In a polarised world, even checking facts on Twitter becomes politicised

Kenan Malik
Photograph: Anushree Fadnavis/Reuters

Like many Twitter debates, the war of words that broke out last week between Donald Trump and the social media company may seem inconsequential, even infantile. However, the spat raises important questions about the relationship between the public, technology companies and the state, especially in a polarised America.

On Tuesday, Twitter attached a health warning to two tweets by Donald Trump about postal ballots, urging users to “get the facts”. Two days later, a furious Trump retaliated with an executive order threatening to curtail legal protections for social media companies. Twitter then upped the stakes by labelling a later Trump tweet about the Minneapolis riots as “glorifying violence”.

At first sight, the issues are straightforward. Twitter did not censor Trump’s tweets, but merely alerted readers to factual or ethical problems. Trump’s executive order, on the other hand, menaced free speech, threatening legal sanctions as retribution. Free speech for Trump seems to mean the right not to be criticised.

Behind all this, however, lie deeper questions about the regulation of social media and its role in society. Trump’s executive order targets section 230 of the 1996 Communications Decency Act. It’s an obscure piece of US law that is, as the campaigning group Electronic Frontier Foundation observes, “one of the most valuable tools for protecting freedom of expression and innovation on the Internet”.

Free speech for Trump seems to mean the right not to be criticised

Section 230 excludes online platforms from most liabilities for content published by others, while allowing them to provide “good faith” moderation of users’ comments. Both are crucial not just for Silicon Valley behemoths but for newspapers and bloggers and any online site with which users interact or on which they can post comments.

Twitter and Facebook are private companies but also, as the US supreme court has observed, serve as “the modern public square”. This makes them ideal tools for governments to, in the words of Daphne Keller, of Stanford University’s cyber policy centre, “launder state action” – that is, use them to enforce regulation usually in the state’s domain. European nations are very good at pressing tech giants to “voluntarily self-regulate”, for instance by censoring speech deemed offensive or controversial.

Protections in other countries including in Europe are not as robust as in America. That’s why Section 230 has long been a target for US politicians, both liberal and conservative. The Democrats’ Joe Biden has gone even further than Trump, calling for section 230 “immediately [to] be revoked”.

Trump’s threat to Twitter is blatant and serves his narrow political ends. But many US politicians want America to be more like European nations, more easily able to use tech companies as proxies for the state. The result will not be to tame Silicon Valley but to disempower the public and constrain its use of the online public square.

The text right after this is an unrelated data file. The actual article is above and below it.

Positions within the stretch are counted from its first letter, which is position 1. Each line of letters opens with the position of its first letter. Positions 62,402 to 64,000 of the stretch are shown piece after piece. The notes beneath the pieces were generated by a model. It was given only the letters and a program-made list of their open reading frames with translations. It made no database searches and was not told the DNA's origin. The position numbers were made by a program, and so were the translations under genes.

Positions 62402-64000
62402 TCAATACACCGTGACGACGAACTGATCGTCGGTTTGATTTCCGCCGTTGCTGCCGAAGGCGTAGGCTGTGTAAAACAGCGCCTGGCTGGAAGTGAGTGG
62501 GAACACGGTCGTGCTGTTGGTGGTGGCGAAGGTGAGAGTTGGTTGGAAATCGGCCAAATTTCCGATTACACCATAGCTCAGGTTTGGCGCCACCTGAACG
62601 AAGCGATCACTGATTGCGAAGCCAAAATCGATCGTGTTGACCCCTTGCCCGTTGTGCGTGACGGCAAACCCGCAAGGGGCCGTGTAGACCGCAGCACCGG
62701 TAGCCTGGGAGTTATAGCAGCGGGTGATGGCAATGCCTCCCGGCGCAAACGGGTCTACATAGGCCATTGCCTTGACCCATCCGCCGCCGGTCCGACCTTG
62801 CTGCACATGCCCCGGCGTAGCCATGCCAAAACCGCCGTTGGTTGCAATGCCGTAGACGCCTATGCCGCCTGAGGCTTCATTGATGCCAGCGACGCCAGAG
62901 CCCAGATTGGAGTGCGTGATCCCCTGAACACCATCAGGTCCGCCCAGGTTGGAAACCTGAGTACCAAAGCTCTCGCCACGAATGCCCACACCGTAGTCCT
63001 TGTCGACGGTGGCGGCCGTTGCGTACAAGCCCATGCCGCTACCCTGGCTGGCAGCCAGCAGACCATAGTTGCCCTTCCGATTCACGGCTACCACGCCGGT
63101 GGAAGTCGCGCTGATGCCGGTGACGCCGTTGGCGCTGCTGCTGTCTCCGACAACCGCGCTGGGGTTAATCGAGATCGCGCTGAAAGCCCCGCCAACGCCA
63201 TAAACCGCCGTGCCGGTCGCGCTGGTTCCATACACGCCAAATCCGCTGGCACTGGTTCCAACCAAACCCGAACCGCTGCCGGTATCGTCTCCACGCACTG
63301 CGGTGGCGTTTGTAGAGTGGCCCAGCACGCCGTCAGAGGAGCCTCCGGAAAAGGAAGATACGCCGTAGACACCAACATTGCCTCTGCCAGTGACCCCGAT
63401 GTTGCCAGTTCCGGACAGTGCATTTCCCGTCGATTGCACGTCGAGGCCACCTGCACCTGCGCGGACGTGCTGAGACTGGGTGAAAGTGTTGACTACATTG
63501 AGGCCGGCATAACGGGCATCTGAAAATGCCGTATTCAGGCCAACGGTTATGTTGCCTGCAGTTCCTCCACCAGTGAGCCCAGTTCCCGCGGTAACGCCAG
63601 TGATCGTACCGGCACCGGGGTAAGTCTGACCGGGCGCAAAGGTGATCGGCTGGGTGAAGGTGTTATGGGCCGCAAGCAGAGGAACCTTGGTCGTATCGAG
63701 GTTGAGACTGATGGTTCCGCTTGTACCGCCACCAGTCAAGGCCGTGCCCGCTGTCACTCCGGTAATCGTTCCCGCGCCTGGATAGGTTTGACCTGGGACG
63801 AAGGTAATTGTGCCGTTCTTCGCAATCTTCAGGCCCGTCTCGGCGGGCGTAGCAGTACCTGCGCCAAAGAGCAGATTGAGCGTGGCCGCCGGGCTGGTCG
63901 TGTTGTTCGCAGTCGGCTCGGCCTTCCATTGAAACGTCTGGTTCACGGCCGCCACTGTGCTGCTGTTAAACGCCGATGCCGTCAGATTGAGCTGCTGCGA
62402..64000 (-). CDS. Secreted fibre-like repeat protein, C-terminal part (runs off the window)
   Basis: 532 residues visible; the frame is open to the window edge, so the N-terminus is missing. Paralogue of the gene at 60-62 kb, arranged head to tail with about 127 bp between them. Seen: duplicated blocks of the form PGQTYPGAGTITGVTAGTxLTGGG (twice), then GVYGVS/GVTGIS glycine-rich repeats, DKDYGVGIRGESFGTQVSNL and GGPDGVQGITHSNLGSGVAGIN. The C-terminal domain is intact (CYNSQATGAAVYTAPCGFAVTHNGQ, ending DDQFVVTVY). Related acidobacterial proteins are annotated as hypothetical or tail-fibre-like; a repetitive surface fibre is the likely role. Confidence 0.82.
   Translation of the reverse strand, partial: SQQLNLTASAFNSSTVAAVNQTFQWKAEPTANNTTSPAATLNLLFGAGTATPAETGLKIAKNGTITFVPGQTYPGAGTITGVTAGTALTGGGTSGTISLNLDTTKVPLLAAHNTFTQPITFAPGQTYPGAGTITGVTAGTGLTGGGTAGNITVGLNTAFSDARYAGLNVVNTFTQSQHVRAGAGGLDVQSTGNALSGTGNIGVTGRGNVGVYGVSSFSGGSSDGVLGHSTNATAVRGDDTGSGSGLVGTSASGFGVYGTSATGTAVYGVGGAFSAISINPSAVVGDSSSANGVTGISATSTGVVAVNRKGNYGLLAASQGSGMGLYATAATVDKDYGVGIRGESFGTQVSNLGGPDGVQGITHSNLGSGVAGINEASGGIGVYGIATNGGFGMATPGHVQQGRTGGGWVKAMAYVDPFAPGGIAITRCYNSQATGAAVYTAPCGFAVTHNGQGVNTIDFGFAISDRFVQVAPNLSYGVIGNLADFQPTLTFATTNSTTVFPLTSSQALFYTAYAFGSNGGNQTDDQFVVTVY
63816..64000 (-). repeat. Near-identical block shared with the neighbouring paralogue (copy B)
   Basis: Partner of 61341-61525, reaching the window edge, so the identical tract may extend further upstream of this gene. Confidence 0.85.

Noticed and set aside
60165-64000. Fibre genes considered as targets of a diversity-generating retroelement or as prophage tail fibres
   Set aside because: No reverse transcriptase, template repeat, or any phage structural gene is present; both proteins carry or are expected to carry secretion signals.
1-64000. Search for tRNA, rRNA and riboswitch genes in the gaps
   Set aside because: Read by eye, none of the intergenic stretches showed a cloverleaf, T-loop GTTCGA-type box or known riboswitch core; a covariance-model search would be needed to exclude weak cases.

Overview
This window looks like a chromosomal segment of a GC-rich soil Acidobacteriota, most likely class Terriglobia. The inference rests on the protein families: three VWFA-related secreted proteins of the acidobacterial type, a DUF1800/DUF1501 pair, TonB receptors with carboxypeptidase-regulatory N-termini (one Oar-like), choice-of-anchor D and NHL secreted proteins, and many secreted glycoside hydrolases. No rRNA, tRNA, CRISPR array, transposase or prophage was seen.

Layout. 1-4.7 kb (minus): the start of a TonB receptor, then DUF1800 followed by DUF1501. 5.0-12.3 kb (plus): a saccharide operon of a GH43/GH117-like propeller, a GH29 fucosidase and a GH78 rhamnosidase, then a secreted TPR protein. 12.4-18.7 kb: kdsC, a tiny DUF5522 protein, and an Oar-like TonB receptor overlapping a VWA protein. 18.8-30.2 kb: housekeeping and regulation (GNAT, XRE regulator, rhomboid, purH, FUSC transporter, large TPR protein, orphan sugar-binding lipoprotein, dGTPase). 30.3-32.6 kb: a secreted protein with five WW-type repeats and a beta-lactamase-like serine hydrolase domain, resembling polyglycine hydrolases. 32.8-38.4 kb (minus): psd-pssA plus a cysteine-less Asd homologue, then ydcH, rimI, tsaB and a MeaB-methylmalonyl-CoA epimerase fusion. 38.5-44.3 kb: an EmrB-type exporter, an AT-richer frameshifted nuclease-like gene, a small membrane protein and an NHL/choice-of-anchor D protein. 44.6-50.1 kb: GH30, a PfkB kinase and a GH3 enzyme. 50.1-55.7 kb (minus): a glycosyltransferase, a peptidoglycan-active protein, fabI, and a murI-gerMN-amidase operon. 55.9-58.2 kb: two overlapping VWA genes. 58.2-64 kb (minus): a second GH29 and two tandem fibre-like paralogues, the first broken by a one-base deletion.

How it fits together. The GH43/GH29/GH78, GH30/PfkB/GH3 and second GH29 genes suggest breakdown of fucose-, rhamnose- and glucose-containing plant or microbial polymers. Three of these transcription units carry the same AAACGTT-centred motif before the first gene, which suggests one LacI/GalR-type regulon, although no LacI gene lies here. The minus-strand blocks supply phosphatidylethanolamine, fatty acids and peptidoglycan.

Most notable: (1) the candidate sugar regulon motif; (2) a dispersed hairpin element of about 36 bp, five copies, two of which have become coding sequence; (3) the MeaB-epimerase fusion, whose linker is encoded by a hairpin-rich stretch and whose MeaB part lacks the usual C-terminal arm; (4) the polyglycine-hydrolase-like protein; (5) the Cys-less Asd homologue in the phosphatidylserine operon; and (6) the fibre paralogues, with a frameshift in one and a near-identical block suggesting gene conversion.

The idea that the little people should be scrutinised, but not politicians, leaves a bad taste in the mouth

Trump’s feud with Twitter also raises questions about how to deal with misinformation. Facebook’s Mark Zuckerberg distanced himself from Twitter by suggesting private companies should not be “arbiters of truth”. Except that Facebook already is. It boasts of “fighting the spread of false news” and ensuring that content declared by fact-checkers to be “false” is sanctioned. However, Facebook excludes politicians from its fact checking. The idea that the little people should be scrutinised, but not politicians, leaves a bad taste in the mouth.

And yet, Zuckerberg has a point. In a polarised world, fact-checking itself can become a politicised process. As Covid-19 debates reveal, judgments about what is true and whom to trust are not straightforward, even in scientific and medical spheres. Twitter’s fact checking of Trump’s tweet was itself, as the tech magazine Wired observed, misleading. Fact-checkers, Wired pungently noted, “are often just as full of shit as the politicians they’re debunking”.

It’s not that lies should not be challenged, nor that there is no such thing as truth, nor yet that we should accept Trump adviser Kellyanne Conway’s insistence that lies are just “alternative facts”. It is rather that what people accept as “truth” depends partly on whose authority they are willing to trust. In a political climate in which trust is fractured, so, inevitably, are conceptions of truth and falsity.

Debunking lies, and holding politicians to account for their statements, is vital. The challenge we face, however, is primarily political, not factual or technological. That’s why the problem of misinformation seems so difficult to solve – there are no simple technological or factual fixes to deep-set political conundrums.

•Kenan Malik is an Observer columnist